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Mar 14th

The Play That Goes Wrong - Milton Keynes Theatre

By Louise Winter

Reviewed by Louise Winter 13th March 2017

 TPTG Helen Murray

Image copyright Helen Murray

This very silly, very exhausting, highly physical play from the "Cornley Polytechnic Drama Society" is a result of their attempt at putting on of a 1920's whodunnit 'Murder at Haversham Manor'.

As the audience takes their seats, stagehands Trevor and Annie are pottering about trying to fix parts of the set and with things already going wrong a member of the audience is dragged up to 'help out'. Gradually becoming aware of the antics on stage, the audience starts laughing away and it is clear what sort of daft events and are going to unfold. Even before the play-within-a-play has started the stage is well and truly set for disaster!

TPTGW Helen Murray 

image copyright Helen Murray

Once the pompous director of Cornley Poly, playing lead Inspector Carter has formally introduced the play, gaining plenty of laughs along the way, we hit the ground running so to speak; this play starts as it means to go on and everything that can go wrong does so from the outset. There's no lead into the chaos of the show gradually falling apart, but instead it doees so from the first minute: forgotton lines, missed cues, collapsing scenery, misplaced or broken props, injured actors and so on. There is not a moment's pause and starting at such a high point means that by the end it is positively manic.  From the start it is bedlam and whilst some of the audience loved this descent into slapstick and disaster from the start, barely able to breathe through their guffawing hysterics, others seemed to regard it as all a bit too much too soon. If highly farcical comedies such as Fawlty Towers are considered (and director Bean incorporates some of Basil's traits and responses), or Noises Off for example, the extreme physicality and damage done to characters along with the ridiculousness of some of the scenes was made more so by the subtlety and 'normality' of other aspects. This balance seems to be lacking here. Regardless of individual taste this is a very enjoyable multi-award winning show! 

TPTGW Helen Murray

image copyright Helen Murray

Harry Lewis, Jonathan Sayer and Henry Shield wrote this play when they were all working in uninspiring, poorly paid employment and then performing at night. A dedicated trio who hit the jackpot with this and such is its appeal to a wide audience I can't see that it will ever going to stop touring. Milton Keynes is dealing with a sell-out show here and literally had only a couple of seats left so you may have to go out of town to see it.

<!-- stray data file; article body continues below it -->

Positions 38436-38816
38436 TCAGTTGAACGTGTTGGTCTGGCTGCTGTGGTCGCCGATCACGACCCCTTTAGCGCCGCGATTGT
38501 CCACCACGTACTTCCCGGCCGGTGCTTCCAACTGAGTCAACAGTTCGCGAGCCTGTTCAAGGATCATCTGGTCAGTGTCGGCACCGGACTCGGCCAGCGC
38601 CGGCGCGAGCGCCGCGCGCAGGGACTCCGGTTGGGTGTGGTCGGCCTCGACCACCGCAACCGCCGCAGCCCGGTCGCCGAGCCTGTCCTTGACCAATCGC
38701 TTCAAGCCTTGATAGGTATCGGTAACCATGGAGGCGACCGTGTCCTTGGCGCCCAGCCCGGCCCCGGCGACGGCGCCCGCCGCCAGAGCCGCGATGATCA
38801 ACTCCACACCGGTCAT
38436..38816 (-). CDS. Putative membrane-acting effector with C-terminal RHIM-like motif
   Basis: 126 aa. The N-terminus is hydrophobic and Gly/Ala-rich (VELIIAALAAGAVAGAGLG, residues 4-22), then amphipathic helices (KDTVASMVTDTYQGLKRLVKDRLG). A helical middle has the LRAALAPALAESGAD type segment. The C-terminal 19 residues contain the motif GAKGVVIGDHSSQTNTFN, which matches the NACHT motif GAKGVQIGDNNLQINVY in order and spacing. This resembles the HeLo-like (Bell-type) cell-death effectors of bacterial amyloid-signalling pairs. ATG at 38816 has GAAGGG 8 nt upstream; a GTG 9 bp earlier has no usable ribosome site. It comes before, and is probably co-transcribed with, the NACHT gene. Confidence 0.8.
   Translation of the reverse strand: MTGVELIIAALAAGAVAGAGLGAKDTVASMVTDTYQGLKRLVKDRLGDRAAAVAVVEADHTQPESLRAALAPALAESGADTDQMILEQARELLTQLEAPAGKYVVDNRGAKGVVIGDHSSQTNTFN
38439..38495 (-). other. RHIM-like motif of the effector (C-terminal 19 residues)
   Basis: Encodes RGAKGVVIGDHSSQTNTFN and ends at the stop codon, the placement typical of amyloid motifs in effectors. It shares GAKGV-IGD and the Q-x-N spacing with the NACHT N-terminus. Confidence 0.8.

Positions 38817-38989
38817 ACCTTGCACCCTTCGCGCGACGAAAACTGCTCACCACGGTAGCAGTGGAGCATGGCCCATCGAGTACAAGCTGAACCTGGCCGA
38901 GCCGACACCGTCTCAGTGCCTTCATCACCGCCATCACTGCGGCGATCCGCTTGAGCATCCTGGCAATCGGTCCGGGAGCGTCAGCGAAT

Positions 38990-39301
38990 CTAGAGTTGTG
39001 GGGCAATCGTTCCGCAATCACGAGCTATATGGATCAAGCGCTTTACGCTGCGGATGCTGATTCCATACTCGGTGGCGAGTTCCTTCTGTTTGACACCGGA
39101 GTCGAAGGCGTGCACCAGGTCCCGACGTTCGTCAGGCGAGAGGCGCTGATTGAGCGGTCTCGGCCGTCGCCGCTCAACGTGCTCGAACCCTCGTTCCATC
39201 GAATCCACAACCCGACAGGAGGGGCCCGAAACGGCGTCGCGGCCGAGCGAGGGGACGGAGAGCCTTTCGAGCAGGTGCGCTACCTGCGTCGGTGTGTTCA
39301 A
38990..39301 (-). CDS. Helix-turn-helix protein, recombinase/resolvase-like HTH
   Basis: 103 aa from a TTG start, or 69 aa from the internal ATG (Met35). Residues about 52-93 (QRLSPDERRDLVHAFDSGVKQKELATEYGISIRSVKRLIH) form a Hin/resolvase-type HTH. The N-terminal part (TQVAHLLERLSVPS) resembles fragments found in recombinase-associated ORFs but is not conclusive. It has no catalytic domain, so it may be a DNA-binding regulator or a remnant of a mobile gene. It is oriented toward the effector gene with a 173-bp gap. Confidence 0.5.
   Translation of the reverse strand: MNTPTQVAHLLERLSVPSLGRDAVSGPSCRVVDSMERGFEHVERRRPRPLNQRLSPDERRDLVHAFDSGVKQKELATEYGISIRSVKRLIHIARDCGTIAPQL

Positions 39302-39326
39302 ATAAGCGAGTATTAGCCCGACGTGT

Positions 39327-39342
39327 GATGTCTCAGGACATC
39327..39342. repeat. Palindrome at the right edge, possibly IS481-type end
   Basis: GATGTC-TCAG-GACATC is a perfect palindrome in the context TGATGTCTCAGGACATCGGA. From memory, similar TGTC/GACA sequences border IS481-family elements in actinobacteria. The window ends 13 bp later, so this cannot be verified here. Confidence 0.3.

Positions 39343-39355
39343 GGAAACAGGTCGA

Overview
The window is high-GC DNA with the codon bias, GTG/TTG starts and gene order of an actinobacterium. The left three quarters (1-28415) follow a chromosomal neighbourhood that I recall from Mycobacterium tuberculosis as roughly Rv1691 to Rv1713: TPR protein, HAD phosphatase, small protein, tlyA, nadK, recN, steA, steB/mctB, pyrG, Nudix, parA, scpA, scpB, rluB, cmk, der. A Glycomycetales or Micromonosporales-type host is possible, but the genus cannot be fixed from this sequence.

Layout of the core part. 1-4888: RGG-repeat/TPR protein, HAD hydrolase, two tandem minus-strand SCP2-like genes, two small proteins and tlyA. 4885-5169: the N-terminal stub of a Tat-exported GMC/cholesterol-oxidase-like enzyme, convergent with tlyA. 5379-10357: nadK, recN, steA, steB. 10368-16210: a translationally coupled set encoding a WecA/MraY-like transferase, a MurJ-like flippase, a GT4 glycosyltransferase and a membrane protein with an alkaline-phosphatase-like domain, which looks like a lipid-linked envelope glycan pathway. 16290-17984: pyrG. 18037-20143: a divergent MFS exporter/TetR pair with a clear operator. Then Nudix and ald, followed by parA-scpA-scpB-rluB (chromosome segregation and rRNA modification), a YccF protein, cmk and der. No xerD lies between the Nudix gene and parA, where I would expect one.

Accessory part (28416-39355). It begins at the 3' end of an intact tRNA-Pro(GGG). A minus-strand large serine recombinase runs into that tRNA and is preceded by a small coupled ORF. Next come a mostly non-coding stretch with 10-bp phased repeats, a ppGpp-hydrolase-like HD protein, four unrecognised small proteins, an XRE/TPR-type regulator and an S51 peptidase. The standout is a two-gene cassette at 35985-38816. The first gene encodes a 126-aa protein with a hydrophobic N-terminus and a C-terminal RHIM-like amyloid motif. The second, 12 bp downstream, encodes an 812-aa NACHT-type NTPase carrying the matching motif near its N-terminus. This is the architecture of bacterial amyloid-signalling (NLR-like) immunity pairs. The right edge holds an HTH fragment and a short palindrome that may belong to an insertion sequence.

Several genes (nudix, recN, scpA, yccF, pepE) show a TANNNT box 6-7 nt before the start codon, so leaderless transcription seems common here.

I have never heard an audience laugh so much and with such abandon. Members of the cast cannot be singled out for praise. This is an ensemble piece, they are all incredible in their commitment and their energy. All deserve the highest accolades, I hope they are on danger money such is the potential for ‘real’ injuries!

The Play That Goes Wrong is at MK Theatre until Saturday 18th March

Box Office: 0844 871 7652 (bkg fee)

Groups Hotline: 01908 547609

Access Booking: 0844 872 7677

Online Booking: (bkg fee)


Mar 14th

Swan Lake - Vienna Festival Ballet

By Kate Braxton

Tchaikovsky’s extraordinary score is so symphonic and dramatically charged, I find it impossible to tire of a Swan Lake experience. And the opening night of Vienna Festival Ballet’s production at Theatre Royal Windsor this week has managed to capture my imagination anew.

If anything, it was a slightly tentative and uncommitted beginning to this opening performance, which I believe was due to limitations of the theatre space, and perhaps not enough leg room for rehearsal. However, it is also a refreshing reminder of how grand an oeuvre this is, and how broad a global stage it has earned.

The corps from the Austrian ballet company, founded and artistically directed by Peter Mallek, last performed here in November with a beautifully right-sized production of Snow White. So it was enjoyable to watch the principle dancers return in quite contrasting roles.